In an astonishing plot twist to pundits and pollsters everywhere, a majority of white women voted for Trump to the tune of 56 percent nationally, and several blue-collar states that typically serve as a bastion for Democrats went the other way in an attempt to reverse the bad fortune brought about by the Great Recession and Washington policies that did nill to help the average person to get ahead.

As Michael Moore pointed out ahead of the election, pollsters really had no idea how to go about questioning Rust Belt voters.

Perhaps he was correct. Without enough boots on the ground reporting to actually gauge the feelings of voters, and instead an over reliance on phone screenings and eye-in-the sky data journalism, the Hillary For America campaign was devastated when they learned she only won 228 electoral votes.

What the voters are saying

Supporters of Republican presidential candidate Donald Trump react to reports that he had won North Carolina while they were watching results in Times Square, New York, Tuesday, Nov. 8, 2016. (AP Photo/Seth Wenig)

AP Photo/Seth Wenig

Sandra Bittner, a 79-year-old Republican from Virginia, recently told the New Yorker about her reasons for voting Trump. “I ran [my business] successfully,” she said. “So I understand what it takes.”

Of Hillary Clinton, however, she had no kind words. “This woman has lied her way her entire life. She and Bill Clinton are the most corrupt couple in politics today… I think there’s an undercurrent of anger that will be hard to restrain, I really do.”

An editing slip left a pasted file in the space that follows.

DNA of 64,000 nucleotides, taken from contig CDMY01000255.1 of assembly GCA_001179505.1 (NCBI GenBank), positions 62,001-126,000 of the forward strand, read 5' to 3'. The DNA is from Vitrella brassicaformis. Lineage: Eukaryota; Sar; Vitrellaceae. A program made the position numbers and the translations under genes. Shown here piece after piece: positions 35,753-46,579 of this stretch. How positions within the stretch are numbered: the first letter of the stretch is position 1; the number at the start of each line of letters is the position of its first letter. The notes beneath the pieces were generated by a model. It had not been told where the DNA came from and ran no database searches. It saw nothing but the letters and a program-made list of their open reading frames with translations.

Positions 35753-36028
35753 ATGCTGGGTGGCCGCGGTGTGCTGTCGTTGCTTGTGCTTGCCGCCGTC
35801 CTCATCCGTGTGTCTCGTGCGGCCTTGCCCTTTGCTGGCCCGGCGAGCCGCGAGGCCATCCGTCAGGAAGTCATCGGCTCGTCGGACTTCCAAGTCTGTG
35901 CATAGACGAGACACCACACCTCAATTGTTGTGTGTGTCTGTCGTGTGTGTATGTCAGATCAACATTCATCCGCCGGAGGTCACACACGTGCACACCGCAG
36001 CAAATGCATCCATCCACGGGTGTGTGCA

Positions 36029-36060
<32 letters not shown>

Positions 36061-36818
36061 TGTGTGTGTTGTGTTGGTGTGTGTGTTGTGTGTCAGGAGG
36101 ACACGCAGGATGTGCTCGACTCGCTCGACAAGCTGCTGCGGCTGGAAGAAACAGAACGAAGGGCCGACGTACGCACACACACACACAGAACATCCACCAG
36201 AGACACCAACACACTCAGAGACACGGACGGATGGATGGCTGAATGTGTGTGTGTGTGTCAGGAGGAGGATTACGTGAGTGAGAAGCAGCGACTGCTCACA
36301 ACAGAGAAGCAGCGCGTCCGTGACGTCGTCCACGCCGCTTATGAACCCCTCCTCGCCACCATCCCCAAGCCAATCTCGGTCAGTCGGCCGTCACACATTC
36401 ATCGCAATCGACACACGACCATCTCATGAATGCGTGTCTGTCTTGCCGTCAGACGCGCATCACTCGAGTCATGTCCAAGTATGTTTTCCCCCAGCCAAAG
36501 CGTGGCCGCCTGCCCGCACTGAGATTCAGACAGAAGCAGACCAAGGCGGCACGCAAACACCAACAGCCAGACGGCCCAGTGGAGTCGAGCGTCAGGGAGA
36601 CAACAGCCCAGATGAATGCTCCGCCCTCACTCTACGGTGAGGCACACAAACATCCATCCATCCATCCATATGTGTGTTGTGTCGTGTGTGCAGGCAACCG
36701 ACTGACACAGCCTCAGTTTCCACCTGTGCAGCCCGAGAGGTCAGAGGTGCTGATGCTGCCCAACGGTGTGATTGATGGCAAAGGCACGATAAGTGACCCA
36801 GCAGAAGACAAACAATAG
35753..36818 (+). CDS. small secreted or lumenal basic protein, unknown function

Ken Stulik, a real-estate agent in Virginia, also spoke with the New Yorker to explain his own reasoning. “It’s not a vote for him; it’s a vote against  Hillary,” he said. “I’m convinced that she is corrupt and a criminal, and I fear for our country if she’s elected.”  He also said he fears Clinton is , “…a globalist, and she doesn’t have the sovereignty of the United States in her best interests. I think she’ll be so mired in scandal and controversy that she’s not going to have a lot of time to get stuff done.”

Peter Knapp, a supporter of Republican candidate Donald Trump, waves American flags as he stands outside his home on election day, Tuesday, Nov. 8, 2016, in Miami. (AP Photo/Lynne Sladky)

AP Photo/Lynne Sladky

In Ohio, a 66-year-old former Democrat told the Guardian that the media doesn’t understand, and has not tried to understand Middle America’s grievances.

“All the media and all the pollsters just didn’t understand that the little people like us all over the country were quietly supporting Donald Trump,” John Vass said. “And today we made our voices heard.”

Joe Jasinski, a 72-year-old former firefighter in Ohio and a Democrat since the ’60s, also weighed in with the Guardian. He explained that Trump’s plan to defeat ISIS, and stop the incoming flow of Syrian refugees, is enough in and of itself to vote for the man.

“You can’t vet these people. We need to destroy ISIS, like Trump has said he will,” Jasinski explained.”The Democrats used to be for the working man. Now they cater to the very poor, who they can keep in bondage with free stuff, and to the very rich in Hollywood, to keep the donations coming in. We in the middle have been forgotten.”